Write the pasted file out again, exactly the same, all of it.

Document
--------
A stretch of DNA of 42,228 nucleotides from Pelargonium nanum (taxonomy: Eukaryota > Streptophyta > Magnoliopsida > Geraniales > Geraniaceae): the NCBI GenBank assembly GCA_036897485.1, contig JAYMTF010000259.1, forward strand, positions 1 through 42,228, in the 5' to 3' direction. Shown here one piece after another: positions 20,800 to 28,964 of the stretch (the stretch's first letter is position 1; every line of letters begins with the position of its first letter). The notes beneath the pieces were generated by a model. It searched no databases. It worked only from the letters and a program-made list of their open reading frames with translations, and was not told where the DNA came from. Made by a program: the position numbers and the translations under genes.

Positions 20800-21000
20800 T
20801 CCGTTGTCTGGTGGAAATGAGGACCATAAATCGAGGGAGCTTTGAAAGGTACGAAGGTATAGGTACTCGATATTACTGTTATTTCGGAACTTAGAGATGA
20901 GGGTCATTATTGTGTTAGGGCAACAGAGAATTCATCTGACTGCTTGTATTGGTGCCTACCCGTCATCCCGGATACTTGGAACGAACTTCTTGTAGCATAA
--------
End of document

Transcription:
A stretch of DNA of 42,228 nucleotides from Pelargonium nanum (taxonomy: Eukaryota > Streptophyta > Magnoliopsida > Geraniales > Geraniaceae): the NCBI GenBank assembly GCA_036897485.1, contig JAYMTF010000259.1, forward strand, positions 1 through 42,228, in the 5' to 3' direction. Shown here one piece after another: positions 20,800 to 28,964 of the stretch (the stretch's first letter is position 1; every line of letters begins with the position of its first letter). The notes beneath the pieces were generated by a model. It searched no databases. It worked only from the letters and a program-made list of their open reading frames with translations, and was not told where the DNA came from. Made by a program: the position numbers and the translations under genes.

Positions 20800-21000
20800 T
20801 CCGTTGTCTGGTGGAAATGAGGACCATAAATCGAGGGAGCTTTGAAAGGTACGAAGGTATAGGTACTCGATATTACTGTTATTTCGGAACTTAGAGATGA
20901 GGGTCATTATTGTGTTAGGGCAACAGAGAATTCATCTGACTGCTTGTATTGGTGCCTACCCGTCATCCCGGATACTTGGAACGAACTTCTTGTAGCATAA